At the end of March every year, two-thirds of the Eskimo will leave home to begin their whale hunting journey to store food for the upcoming long winter. The hunter team consisted of nearly all healthy men in the village and some women following the logistic service. The Eskimo hunter team will go to the most common whale areas in Alaska and the Hope bay and find a convenient location to set up a camp to start a long hunt. Hunters are divided into small groups to work on. Hunting boats are distributed about 200m apart and alternately looking for whales 24 hours a day.
Hunting whales in cold Arctic seas has many difficulties and dangers such as erratic winds and winds that overturn boats, icebergs threatening to damage boats, falling feet and falling onto thin ice can lead to death. … Therefore, it requires hunters to be highly impatient. The Eskimo had 1,000 years of whale hunting history and until now their hunting methods have not changed much. They used sharp hooks to throw at whales, causing them to bleed to exhaustion and forced themselves to the surface before pulling to shore. Because of this traditional way of hunting for whales, Ekismo people are hunting heavily.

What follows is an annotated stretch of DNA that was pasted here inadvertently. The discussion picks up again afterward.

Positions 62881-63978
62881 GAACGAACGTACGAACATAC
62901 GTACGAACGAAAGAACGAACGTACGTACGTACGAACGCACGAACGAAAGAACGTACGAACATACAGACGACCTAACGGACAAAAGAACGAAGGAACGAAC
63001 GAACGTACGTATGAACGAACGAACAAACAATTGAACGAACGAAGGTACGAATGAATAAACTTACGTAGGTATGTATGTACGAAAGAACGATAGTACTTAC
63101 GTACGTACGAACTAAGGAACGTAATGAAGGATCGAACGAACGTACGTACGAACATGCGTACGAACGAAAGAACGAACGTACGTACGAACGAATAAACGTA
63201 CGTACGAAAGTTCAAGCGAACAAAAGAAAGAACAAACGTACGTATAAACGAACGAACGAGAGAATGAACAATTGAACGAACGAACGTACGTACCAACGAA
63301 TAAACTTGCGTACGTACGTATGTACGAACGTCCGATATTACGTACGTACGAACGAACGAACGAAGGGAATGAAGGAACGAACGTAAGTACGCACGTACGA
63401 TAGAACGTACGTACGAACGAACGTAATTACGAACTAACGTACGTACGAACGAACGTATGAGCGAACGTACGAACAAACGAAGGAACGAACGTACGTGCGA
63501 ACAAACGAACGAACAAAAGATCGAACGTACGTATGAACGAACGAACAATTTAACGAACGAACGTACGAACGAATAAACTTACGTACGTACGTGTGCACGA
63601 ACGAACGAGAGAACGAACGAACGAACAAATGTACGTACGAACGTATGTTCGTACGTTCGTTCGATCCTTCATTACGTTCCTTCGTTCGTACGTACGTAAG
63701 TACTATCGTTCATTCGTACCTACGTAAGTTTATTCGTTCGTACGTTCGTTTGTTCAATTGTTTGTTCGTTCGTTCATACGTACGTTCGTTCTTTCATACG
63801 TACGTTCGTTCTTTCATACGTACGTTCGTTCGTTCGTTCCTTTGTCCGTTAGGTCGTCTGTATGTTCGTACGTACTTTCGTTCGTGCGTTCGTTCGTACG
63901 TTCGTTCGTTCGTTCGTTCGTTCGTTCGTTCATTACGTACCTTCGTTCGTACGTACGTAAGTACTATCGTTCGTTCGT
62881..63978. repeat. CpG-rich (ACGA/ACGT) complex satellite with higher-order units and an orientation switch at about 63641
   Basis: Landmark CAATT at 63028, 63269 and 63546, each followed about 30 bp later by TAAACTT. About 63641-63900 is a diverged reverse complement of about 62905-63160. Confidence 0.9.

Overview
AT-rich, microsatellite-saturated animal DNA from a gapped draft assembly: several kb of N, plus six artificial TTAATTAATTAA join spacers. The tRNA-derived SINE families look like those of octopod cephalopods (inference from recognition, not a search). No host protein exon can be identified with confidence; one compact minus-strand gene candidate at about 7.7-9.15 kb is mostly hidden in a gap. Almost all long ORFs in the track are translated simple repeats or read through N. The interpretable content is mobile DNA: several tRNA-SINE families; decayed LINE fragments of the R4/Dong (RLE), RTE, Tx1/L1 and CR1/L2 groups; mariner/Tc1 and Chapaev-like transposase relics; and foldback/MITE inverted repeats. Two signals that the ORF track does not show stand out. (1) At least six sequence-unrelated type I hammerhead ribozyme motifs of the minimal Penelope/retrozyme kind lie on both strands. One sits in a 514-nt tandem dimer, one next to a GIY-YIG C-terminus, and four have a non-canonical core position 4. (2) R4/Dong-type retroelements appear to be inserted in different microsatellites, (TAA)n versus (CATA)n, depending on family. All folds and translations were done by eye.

Because of the cold, scarcity of food, every Eskimo family also hoarded food and foodstuffs mainly seal meat, bears, deer, cod … to use for months and when sick. Seals are the most important food of the Eskimo and they often hunt them with fishing rods and harpoon. In the winter, they found holes in the ice surface of the seal’s underwater breathing holes and inserted them into the ivory fishing rod, when the seal found it strange or breathless to shake the fishing rod, they immediately took plunging through the ice hole killed it. In spring, it is easier to hunt seals because they are on the shore of heating. In the summer, they used a chase boat to hunt seals. Eskimo people often saw whale meat at the shore to ease drying and transport to the village.